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Trump golfs in Florida as COVID relief hangs in the balance

President Trump's motorcade arrives at his golf club in West Palm Beach, Fla.
President Trump’s motorcade arrives at Trump International Golf Club in West Palm Beach, Fla., on Thursday.
(Patrick Semansky / Associated Press )

After tossing a grenade that threatens to blow up a massive COVID relief and government funding bill and force a government shutdown in the midst of a pandemic, President Trump spent his Christmas Eve golfing in Florida.

Failure to agree on the bill could deny checks to millions of Americans on the brink.

Trump had no events on his public schedule on the first day of his winter vacation Thursday but traveled to his Palm Beach golf club, where he was spotted by CNN cameras on the links. Reporters were given no details of his schedule for the day, but were told that, “As the Holiday season approaches, President Trump will continue to work tirelessly for the American People. His schedule includes many meetings and calls.”

Trump’s departure came as Washington was still reeling over his surprise, 11th-hour demand that an end-of-year spending bill — which congressional leaders spent months negotiating — give most Americans $2,000 COVID relief checks — far more than the $600 members of his party had agreed to. House Democrats, who have long advocated for more direct payments during the pandemic-induced economic crisis, tried to swiftly approve $2,000 checks, but the idea was blocked by House Republicans during a rare Christmas Eve session, leaving the proposal in limbo.

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The L.A. Times newsroom’s leadership transition has accelerated with the departure of Pearlstine, who served as executive editor for 2½ years.

The bipartisan compromise bill had been considered a done deal and had won sweeping approval in the House and Senate this week after the White House assured GOP leaders that Trump supported it. If the president refuses to sign the deal, which is attached to a $1.4-trillion government funding bill, it will force a federal government shutdown, in addition to delaying aid checks and halting unemployment benefits and eviction protections in the midst of the most dire stretch of the pandemic.

It was the latest difficulty for congressional Republicans caused by a president who has been raging over his Nov. 3 loss to President-elect Joe Biden and trying to come up with new, increasingly outrageous schemes to try to overturn the results of an election. He has been egged on by allies including his lawyer, former New York Mayor Rudolph W. Giuliani, who accompanied Trump to Florida aboard Air Force One.

Trump’s ire has been focused in part on Republicans in Congress who he believes have been insufficiently supportive of his quest to delegitimize Biden’s win by lobbing unfounded claims of mass voter fraud before Congress meets to tally the electoral college votes on Jan. 6.

In Florida, Trump continued to try to undermine the democratic process, complaining to members that he had been robbed of the election and voicing frustrations about the year-end spending bill.

“At a meeting in Florida today, everyone was asking why aren’t the Republicans up in arms & fighting over the fact that the Democrats stole the rigged presidential election?” Trump tweeted after he’d returned to his private Mar-a-Lago club. “Especially in the Senate, they said, where you helped 8 Senators win their races.”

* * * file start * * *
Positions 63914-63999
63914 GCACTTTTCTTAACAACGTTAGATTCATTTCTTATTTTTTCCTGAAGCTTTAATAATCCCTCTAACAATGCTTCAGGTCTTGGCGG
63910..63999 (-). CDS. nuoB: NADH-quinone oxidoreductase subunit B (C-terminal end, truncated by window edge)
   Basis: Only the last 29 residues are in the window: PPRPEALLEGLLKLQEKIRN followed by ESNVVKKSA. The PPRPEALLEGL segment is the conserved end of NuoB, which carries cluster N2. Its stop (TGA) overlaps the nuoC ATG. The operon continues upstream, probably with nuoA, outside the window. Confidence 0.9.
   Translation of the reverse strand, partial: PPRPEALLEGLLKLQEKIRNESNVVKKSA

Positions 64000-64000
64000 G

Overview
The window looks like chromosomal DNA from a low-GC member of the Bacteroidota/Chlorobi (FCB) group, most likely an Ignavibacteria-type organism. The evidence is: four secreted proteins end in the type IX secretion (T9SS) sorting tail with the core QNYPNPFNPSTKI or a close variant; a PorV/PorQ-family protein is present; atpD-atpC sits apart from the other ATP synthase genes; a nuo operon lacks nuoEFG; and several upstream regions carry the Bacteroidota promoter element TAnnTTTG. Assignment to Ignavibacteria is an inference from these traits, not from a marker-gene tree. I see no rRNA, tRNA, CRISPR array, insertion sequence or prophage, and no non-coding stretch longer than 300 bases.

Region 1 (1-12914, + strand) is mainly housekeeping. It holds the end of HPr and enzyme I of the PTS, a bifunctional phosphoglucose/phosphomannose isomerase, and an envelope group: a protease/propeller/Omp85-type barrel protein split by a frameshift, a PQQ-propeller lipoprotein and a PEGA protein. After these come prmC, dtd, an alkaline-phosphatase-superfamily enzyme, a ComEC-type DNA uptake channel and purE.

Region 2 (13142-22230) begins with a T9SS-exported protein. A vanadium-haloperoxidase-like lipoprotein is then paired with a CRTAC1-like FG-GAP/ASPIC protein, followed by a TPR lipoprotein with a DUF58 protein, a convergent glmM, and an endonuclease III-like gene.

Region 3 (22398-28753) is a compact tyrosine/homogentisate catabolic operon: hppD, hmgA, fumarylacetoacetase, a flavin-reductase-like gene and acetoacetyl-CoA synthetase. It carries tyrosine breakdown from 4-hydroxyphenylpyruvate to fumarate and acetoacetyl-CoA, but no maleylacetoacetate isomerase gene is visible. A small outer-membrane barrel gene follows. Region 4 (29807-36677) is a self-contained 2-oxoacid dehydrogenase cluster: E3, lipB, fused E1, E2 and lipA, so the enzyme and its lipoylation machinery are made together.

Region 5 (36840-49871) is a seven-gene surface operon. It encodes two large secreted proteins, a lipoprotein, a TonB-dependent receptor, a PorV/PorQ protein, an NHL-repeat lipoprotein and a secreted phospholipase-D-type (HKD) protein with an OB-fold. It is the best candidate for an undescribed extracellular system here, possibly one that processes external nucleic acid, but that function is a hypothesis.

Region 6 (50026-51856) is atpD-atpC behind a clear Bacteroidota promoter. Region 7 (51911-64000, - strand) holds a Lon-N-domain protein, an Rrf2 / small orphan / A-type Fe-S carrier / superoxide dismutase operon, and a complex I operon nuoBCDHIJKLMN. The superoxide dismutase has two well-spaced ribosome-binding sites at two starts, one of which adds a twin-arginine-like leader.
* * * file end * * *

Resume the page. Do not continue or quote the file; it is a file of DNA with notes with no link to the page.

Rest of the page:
“I will NEVER FORGET!” he wrote in another,

The statements underscored concerns that Trump is blowing up the relief bill negotiations to punish lawmakers for what he sees as their insufficient loyalty.

Trump has provided no credible evidence to support his election claims, which have also been refuted by a long list of officials, including former Atty. Gen. William Barr and fellow Republican governors, judges and local election administrators.

Meanwhile, the nation continues to reel as the coronavirus spreads, with record infections, hospitalizations and daily deaths — with more than 328,000 Americans having perished since the start of the pandemic. And millions are now facing the prospect of spending the holidays alone or struggling to make ends meet without adequate income, food or shelter thanks to the economic toll.

To mark the holiday, the president and First Lady Melania Trump tweeted out a prerecorded video message in which they wished Americans a Merry Christmas and thanked first responders and members of the military.

“As you know, this Christmas is different than years past,” said Melania Trump, who focused on the acts of “kindness and courage” the pandemic has inspired.

Trump hailed the vaccine doses now being delivered and thanked those responsible. “It is truly a Christmas miracle,” he said.

Meanwhile, Democratic House Speaker Nancy Pelosi (D-San Francisco) and Treasury Secretary Steven T. Mnuchin have been trying to salvage the year-end legislation to try to prevent a government shutdown. Democrats will recall House lawmakers to Washington for a formal vote Monday on Trump’s $2,000 proposal, though it would probably die in the GOP-controlled Senate. They are also considering a Monday vote on a stopgap measure to avert a federal shutdown and keep the government running until Biden is inaugurated Jan. 20.

In addition to the relief checks, the COVID bill that passed would establish a temporary $300-per-week supplemental jobless benefit and provide a new round of subsidies for restaurants, theaters and other hard-hit businesses, money for schools, and funding for healthcare providers and to help with COVID vaccine distribution.


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